Predicting health care costs for individuals and populations is essential for managing care. However, the comparative power of diagnostic and drug data for predicting future costs has not been closely examined. We sought to compare the predictive performance of claims-based models using diagnoses, drugs claims, and combined data to predict health care costs. More than 1 million commercially insured, nonelderly individuals in a national (MEDSTAT MarketScan) research database comprised our sample. We used 1997 and 1998 drug and diagnostic profiles to predict costs in 1998 and 1999, respectively. To assess model performance, we compared R2 values and predictive ratios (predicted costs/actual costs) for important subgroups. Models using both drug and diagnostic data best predicted subsequent-year total health care costs (highest R2 = 0.168 versus 0.116 and 0.146 for models based on drug or diagnostic data alone, respectively), with highly accurate predictive ratios (0.95-1.05) for subgroups of patients with major medical conditions. Models predicting pharmacy costs had substantially higher R2 values than models predicting other medical costs (highest R2 0.493 versus 0.124). Drug-based models predicted future pharmacy costs better than diagnosis-based models (highest R2 = 0.482 versus 0.243), whereas diagnosis-based models predicted total costs (highest R2 = 0.146 versus 0.116) and nonpharmacy costs (highest R2 = 0.116 versus 0.071) more effectively than drug-based models. Newer models had markedly higher R values than older ones, largely because of richer data rather than model refinements. Combined drug and diagnostic data predicts total health care costs better than either type of data alone. Pharmacy spending is particularly predictable from drug data, whereas diagnoses are more useful than drugs for predicting other medical costs and total costs. Using even slightly more recent data can substantially boost model performance measures; thus, model comparisons should be conducted on the same dataset.
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                Author and article information

                Journal
                Int J Chron Obstruct Pulmon Dis
                Int J Chron Obstruct Pulmon Dis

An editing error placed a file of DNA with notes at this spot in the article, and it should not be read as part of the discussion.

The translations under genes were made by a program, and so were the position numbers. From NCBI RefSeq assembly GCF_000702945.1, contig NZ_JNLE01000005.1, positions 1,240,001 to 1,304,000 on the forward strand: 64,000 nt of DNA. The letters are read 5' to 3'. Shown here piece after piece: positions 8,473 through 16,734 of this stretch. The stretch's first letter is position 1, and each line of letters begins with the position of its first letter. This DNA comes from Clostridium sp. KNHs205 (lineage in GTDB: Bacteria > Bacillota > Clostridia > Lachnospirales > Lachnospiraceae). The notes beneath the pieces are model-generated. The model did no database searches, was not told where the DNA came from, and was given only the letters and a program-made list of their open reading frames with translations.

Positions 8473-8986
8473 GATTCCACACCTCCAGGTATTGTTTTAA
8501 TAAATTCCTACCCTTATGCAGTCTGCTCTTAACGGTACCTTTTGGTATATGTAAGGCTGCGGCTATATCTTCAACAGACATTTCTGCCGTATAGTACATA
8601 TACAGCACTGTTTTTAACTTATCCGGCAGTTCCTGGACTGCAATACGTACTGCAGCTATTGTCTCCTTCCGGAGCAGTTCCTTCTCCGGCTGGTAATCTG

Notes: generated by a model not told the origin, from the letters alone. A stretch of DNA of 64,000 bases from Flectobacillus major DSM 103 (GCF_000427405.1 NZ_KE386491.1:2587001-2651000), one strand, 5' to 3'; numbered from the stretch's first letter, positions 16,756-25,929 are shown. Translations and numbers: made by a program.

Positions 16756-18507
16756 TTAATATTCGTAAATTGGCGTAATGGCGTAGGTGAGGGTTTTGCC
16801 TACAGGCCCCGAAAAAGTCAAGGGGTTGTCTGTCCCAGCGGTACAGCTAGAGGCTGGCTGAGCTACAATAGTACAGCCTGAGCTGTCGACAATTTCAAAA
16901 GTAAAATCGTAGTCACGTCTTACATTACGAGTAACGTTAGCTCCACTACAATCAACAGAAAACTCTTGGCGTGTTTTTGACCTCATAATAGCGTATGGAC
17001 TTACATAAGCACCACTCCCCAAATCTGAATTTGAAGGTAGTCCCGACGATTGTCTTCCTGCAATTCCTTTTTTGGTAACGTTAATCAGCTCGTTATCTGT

International Journal of COPD
                International Journal of Chronic Obstructive Pulmonary Disease
                Dove Medical Press
                1176-9106
                1178-2005
                2015
                12 May 2015
                : 10
                : 909-915
                Affiliations
                [1 ]Georgetown University Medical Center, Washington, DC, USA
                [2 ]Health Economics and Outcomes Research, Forest Laboratories, LLC, an affiliate of Actavis, Inc., Jersey City, NJ, USA
                [3 ]Department of Medicine, University of California, Irvine, CA, USA
                Author notes
                Correspondence: Alex Z Fu, Georgetown University Medical Center, 3300 Whitehaven Street, NW, Suite 4100, Washington, DC 20007, USA, Email zf54@ 123456georgetown.edu
                Article
                copd-10-909
                10.2147/COPD.S83082
                4435078
                25999706
                © 2015 Fu et al. This work is published by Dove Medical Press Limited, and licensed under Creative Commons Attribution – Non Commercial (unported, v3.0) License

                The full terms of the License are available at http://creativecommons.org/licenses/by-nc/3.0/. Non-commercial uses of the work are permitted without any further permission from Dove Medical Press Limited, provided the work is properly attributed.

                Categories
                Original Research